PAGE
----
Photograph by JetBlue Airways via PRNewsFoto

Airlines Launch New Perks for First- and Business-Class Flyers

  1. Fancy Extras

    Fancy Extras

    Airlines are getting fancy in the war to woo business- and first-class passengers, who make up just 15 percent of long-haul purchases but account for almost a quarter of revenue. Here are the newest ways carriers are fighting to win your expense account.

    Coming in June, Mint business class will include the longest and widest lie-flat seats on a domestic airline—with adjustable firmness and a massage function. A new cabin configuration will allow four guests to enclose their seats behind doors for privacy. Other perks include Birchbox kits with a selection of beauty and grooming products and a tapas-style menu by New York’s Saxon + Parole restaurant.

    Photograph by JetBlue Airways via PRNewsFoto
  2. United


    United started a transportation service in Chicago and Houston last year using Mercedes-Benz sedans to chauffeur passengers across the tarmac to their connecting flights. It was created for those with tight connections but is also helpful when the gate is on the other side of the airport. The program expanded to Newark in the beginning of 2014, and more cities will be added throughout the year.

    Courtesy Mercedes-Benz
  3. Delta


    Delta began serving meals from Danny Meyer’s Blue Smoke barbecue restaurants last year on its New York-to-London flights. To make first class seem more hotel-like, there’s moisturizer by Malin + Goetz and Westin Heavenly in-flight comforters and lumbar-support pillows for international flights longer than 12 hours.

    Pictured, Danny Meyer.

    Photograph by Christian Hansen/The New York Times via Redux
  4. Etihad


    Last year Etihad launched a sensory-based sleep program developed with the American Center for Psychiatry and Neurology in Abu Dhabi. Top guests are given gray sleep suits and lay their heads on temperature-regulating, sustainable Coco-Mat mattresses and bedding. First class offers hot chocolate, herbal tea, malt drinks, pillow mist, and a selection of bergamot-scented Le Labo toiletries.

    (Center trio, from left) Paul Efmorfidis, founder of Coco-Mat; Anna Brownell, Etihad Airways’ head of product development and innovation; and Dr. Yousef Abou Allaban, managing director of the American Center for Psychiatry and Neurology.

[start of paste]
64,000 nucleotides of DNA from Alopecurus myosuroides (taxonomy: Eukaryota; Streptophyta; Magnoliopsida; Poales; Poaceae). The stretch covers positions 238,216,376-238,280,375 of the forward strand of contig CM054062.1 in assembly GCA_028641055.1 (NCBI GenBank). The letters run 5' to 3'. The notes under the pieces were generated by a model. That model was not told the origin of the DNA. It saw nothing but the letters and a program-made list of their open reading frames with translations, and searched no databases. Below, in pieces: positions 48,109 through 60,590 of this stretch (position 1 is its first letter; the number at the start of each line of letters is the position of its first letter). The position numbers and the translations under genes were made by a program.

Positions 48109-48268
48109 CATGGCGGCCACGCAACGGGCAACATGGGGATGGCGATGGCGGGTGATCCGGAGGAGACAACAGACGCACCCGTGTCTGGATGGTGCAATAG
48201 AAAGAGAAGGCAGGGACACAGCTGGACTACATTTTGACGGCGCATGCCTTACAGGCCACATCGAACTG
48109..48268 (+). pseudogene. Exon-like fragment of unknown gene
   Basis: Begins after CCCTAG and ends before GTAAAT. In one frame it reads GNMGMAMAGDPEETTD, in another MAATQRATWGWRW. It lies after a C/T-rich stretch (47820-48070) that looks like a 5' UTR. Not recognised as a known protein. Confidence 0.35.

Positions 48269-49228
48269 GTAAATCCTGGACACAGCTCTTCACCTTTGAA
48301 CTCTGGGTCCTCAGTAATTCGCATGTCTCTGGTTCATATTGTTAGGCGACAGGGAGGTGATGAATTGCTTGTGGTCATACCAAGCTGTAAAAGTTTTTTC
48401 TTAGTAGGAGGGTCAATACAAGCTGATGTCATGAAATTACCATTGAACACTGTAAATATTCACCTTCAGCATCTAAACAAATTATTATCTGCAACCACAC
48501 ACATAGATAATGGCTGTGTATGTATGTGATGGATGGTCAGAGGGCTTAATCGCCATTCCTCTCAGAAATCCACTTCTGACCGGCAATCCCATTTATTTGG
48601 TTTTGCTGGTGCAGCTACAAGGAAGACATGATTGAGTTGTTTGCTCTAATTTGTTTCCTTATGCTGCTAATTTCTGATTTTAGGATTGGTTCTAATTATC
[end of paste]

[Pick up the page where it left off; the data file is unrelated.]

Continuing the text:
Courtesy Etihad
  5. Cathay Pacific

    Cathay Pacific

    Cathay Pacific recently unveiled amenity kits for business-class travelers with products from Jurlique, an Australian natural skin-care brand, packed in a pouch created by French designer Agnès B. Cathay also installed hand-painted sculptural pieces made of copper and steel by artists Maria Lobo and Linda Leviton in first class.

    Courtesy Cathay Pacific
  6. LATAM


    LATAM, recently merged South American carriers LAN and TAM, announced in March that a uniform cabin design, inspired by wood from the Amazon, will make its debut in 2015. This year, a sommelier selected 30 regional varietals to pair with six distinct business-class menus. The bottles were chosen with air travel in mind, because high altitude and cabin pressure change passengers’ taste perceptions.

    Courtesy LATAM Airlines
  7. American


    American’s flights on new routes between New York and California stand out among those of the other four transcontinental carriers—Delta, United, Virgin America, and JetBlue—as the only ones that offer three classes of service, with fully lie-flat first- and business-class seats. Before takeoff, premium-class travelers may reserve meals such as pumpkin-seed-encrusted chicken with brown butter sauce, while first-class passengers can borrow Bose noise-canceling headsets.

    Courtesy American Airlines
  8. Qantas


    Qantas is expanding the Chauffeur Drive program available in Australia and the U.S., which takes reservations from passengers to be picked up by a luxury vehicle and driven to their departing flight. When travelers land at their destination, another chauffeur will take them anywhere, no questions asked.

    Photograph by Ryan Pierse/Getty Images